Fer­tiliser dead­line ex­ten­sion has paid im­pres­sive div­i­dends

Irish Independent - Farming - - FARM OUR - HENRY WALSH

Viva the Aviva! Last month I wrote I was look­ing for­ward to the All Blacks game and the oc­ca­sion was ev­ery­thing I could have hoped for and more.

Back to re­al­ity on the farm and Novem­ber, sim­i­lar to Oc­to­ber, was very kind to us. Ground con­di­tions re­mained ex­cep­tional and only now in early De­cem­ber have they got soft un­der­foot.

Min­is­ter Creed and the Depart­ment are to be com­mended on the ex­ten­sion to the fer­tiliser — in par­tic­u­lar the slurry spread­ing dates — as they paid big div­i­dends this year in grow­ing much needed ex­tra grass fol­low­ing the very se­vere drought. Thank­fully, Mother Na­ture was kind enough to al­low it be fully utilised.

We are now com­plet­ing the last few milk­ings and dry­ing off 30 cows a day with the last of them hope­fully dry by the time you are read­ing this.

We are hold­ing the fort as out-farm man­ager John en­joys a well earned hol­i­day in South Amer­ica, vis­it­ing Brazil and Argentina on a farmers’ tour.

In pre­vi­ous years they have been to New Zealand, South Africa and the US.

We are al­ready mov­ing straight into win­ter mode with the silage pit opened on the Novem­ber 28, a week ear­lier than nor­mal.

We sold the sur­plus in-calf heifers in one lot and all the re­main­ing in-calf heifers are block -graz­ing, while solid ground con­di­tions are al­low­ing us to feed bale silage also.

This keeps them very con­tent and we will feed dry cow min­er­als on the silage.

They should stay out till early Jan­uary at least and at present I have no need to sup­ple­ment with meal as they are in great or­der.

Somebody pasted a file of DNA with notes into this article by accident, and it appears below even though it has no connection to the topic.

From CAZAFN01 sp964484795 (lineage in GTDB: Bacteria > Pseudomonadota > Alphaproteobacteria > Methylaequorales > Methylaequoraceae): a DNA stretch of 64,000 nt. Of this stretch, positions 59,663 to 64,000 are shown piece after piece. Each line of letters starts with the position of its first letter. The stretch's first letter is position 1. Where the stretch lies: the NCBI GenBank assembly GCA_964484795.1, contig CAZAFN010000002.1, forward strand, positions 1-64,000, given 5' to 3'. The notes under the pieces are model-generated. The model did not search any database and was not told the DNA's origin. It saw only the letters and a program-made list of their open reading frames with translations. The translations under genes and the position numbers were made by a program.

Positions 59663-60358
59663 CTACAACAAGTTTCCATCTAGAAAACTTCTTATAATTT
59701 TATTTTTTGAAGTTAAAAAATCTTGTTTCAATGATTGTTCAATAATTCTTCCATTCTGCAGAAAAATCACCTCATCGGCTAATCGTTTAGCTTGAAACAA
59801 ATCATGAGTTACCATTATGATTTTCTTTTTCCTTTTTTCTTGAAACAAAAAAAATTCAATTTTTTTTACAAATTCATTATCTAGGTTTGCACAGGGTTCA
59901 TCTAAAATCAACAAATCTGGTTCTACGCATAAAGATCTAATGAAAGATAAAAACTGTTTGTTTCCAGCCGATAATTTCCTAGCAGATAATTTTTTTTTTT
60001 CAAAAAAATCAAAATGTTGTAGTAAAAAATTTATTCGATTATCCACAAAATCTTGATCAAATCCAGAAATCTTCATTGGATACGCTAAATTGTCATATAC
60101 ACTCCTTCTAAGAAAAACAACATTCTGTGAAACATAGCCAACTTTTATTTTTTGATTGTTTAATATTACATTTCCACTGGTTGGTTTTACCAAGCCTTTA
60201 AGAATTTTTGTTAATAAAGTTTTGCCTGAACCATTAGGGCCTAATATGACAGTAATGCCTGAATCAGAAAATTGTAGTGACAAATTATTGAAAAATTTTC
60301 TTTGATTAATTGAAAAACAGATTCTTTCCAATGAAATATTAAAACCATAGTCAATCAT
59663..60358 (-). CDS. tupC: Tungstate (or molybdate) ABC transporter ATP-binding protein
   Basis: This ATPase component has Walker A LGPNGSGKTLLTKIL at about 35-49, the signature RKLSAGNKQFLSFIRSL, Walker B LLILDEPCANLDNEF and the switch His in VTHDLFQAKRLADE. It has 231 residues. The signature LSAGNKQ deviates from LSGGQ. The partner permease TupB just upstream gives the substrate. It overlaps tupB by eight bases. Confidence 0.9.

When dry­ing off is com­pleted we will dose, hoof pair and BCS the herd and then batch ac­cord­ingly.

We will feed some meal to dry cows this win­ter to en­sure we have ad­e­quate silage re­serves.

A sub­ject that is on my mind more fre­quently is the en­vi­ron­ment.

It is get­ting con­stant me­dia at­ten­tion now and that con­cerns me from the per­spec­tive that de­ci­sions could be taken and reg­u­la­tions im­posed on us by sec­tors out­side of agri­cul­ture.

Our pro­duce could also be dis­placed by pro­duc­tion in other parts of the world where the car­bon foot­print is many times less ef­fi­cient than ours here in Ire­land.

We must all re­spect and do our best to care for the world we live in.

Agri­cul­ture is fac­ing new chal­lenges on com­pli­ance in Eu- rope and Ire­land in par­tic­u­lar is cur­rently un­der the mi­cro­scope.

We need to en­sure we are mea­sured in a fair and eq­ui­table man­ner with credit given where it is due in terms of the ef­forts all farmers make to com­ply with best prac­tice and op­er­ate within rec­om­mended guide­lines.

Ire­land is a green na­tion blessed with a won­der­ful cli­mate for growth.

The abil­ity of our forestry, our moun­tains and our bogs to neu­tralise our emis­sions is mas­sive.

Has the time come for farmers to have a list of ac­tions that they can com­plete to ob­tain cred­its for other farm­ing en­ter­prises?

A short­list might in­clude re­new­ables such as wil­low, forestry, so­lar roof pan­els on farm build­ings, heat re­cov­ery sys­tems and en­ergy ef­fi­cient ap­pli­ances.

In the mean­time, we must con­tinue to im­ple­ment best prac­tice led and sup­ported by re­search.


Farmers have proven time af­ter time that they are re­spon­si­ble cus­to­di­ans of the coun­try­side.

The progress on slurry stor­age and util­i­sa­tion, the silage wrap re­cy­cling, and the tyre re­cy­cling scheme il­lus­trate what what has been achieved and what can be achieved.

In terms of the fu­ture chal­lenges, farm­ing must have a voice at the de­ci­sion-mak­ing ta­ble, and any new reg­u­la­tions must be based on solid sci­ence.

The im­por­tance of food pro­duc­tion must be val­ued and the sec­tor must not be dis­ad­van­taged by the in­ter­ests of pow­er­ful in­ter­na­tional lobby groups whose in­ter­ests are not aligned with ours.


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